Critical Perspectives on Lorraine Hansberry's Use of Women in A Raisin in the Sun
An Annotated Bibliography
By Amelia Freeman


     Lorraine Hansberry’s A Raisin in the Sun takes the reader into the life of a black family who wishes for nothing more than for the world to treat them equally to white people. While following the misfortunes of the Youngers, she portrays the female characters as the strength behind the entire family. Mama, Ruth, and Beneatha remain optimistic throughout the play and keep the family strong through all of it’s troubles. Although all three women vary in views, they unite to provide hope for their family. Hansberry portrays her black feminine characters as positive, committed to family, and united in order to provide other black women with self-respect and hope during their times of difficulties.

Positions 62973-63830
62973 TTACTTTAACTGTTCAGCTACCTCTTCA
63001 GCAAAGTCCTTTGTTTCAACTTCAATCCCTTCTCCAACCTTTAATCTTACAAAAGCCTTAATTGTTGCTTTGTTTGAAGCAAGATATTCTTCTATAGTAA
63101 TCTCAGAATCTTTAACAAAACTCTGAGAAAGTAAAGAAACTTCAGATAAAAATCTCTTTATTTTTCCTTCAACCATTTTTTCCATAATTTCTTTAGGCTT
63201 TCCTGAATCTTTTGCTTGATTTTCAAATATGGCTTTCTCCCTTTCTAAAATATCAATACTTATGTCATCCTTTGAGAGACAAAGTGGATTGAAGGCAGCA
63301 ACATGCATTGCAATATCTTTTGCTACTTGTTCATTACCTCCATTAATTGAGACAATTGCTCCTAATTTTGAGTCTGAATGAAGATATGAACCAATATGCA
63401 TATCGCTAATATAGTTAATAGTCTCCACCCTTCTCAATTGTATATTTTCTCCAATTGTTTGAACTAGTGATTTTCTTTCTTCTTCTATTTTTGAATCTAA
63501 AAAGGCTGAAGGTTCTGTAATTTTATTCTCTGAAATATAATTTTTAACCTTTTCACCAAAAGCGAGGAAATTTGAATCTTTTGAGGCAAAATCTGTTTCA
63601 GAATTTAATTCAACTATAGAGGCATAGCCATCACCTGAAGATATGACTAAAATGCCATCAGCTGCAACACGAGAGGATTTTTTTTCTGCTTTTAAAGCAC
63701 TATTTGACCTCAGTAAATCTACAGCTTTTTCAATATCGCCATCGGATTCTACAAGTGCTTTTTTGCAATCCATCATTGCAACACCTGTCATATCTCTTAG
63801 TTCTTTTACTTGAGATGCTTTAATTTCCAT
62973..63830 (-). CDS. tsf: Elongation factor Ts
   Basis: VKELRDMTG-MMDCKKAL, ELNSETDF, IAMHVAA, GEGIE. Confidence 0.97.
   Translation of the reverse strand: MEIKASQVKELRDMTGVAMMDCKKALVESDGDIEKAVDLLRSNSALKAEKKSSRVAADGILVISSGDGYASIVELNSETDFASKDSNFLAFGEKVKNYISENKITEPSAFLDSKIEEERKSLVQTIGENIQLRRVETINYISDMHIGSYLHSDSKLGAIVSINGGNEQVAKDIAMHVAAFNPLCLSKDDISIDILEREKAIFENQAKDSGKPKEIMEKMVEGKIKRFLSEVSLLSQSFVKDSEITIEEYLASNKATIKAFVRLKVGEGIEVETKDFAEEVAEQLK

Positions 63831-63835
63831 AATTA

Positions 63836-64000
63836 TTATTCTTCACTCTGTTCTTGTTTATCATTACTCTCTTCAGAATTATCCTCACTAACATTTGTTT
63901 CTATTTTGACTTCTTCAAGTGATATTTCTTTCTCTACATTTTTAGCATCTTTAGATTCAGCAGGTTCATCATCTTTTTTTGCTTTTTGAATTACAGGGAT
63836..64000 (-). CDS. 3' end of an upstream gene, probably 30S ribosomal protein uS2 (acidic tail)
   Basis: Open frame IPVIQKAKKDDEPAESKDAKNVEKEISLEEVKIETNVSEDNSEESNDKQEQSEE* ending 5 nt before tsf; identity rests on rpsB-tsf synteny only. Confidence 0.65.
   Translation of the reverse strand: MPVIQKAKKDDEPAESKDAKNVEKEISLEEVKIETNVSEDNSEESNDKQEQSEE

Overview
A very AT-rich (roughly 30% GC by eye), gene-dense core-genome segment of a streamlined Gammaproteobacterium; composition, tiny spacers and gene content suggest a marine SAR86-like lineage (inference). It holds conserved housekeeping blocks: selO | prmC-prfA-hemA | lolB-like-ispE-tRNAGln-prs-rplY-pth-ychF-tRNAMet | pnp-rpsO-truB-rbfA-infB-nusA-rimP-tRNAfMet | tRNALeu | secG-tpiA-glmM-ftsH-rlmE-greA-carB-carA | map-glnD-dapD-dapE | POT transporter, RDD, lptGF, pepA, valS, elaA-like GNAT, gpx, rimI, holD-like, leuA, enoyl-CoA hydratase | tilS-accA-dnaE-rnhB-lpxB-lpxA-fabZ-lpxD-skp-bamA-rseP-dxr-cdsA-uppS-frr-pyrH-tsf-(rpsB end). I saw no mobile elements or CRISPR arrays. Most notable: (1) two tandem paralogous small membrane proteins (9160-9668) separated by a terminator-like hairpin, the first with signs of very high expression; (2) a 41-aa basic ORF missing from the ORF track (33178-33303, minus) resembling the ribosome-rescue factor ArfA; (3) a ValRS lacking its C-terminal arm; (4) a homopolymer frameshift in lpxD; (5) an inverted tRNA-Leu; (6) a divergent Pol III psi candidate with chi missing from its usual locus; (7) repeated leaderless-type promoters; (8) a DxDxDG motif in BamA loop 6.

Most critical perspectives on Lorraine Hansberry's' A Raisin in the Sun analyze the themes of the struggle for dreams, Walter's actions, and the strength of women. Four essays focus on the strength of women, while two web sites focus on Lorraine Hansberry as a writer. Anthony Barthelemy analyzes Hansberry's attempt to correct another author's pessimistic display of women, while Anne Cheney looks at the difference between  modern and conservative women in the play. Helene Keyssar and Margaret Wilkerson confront Hansberry's struggle as a women and as a black person. On the web, Tim Decker sees what happens when a family unites and keeps their values, while George Windish looks at the influences behind Hansberry's writing. These dissertations provide the reader with ideas that help to understand the play better while also showing the inspirations behind the main themes of the plays.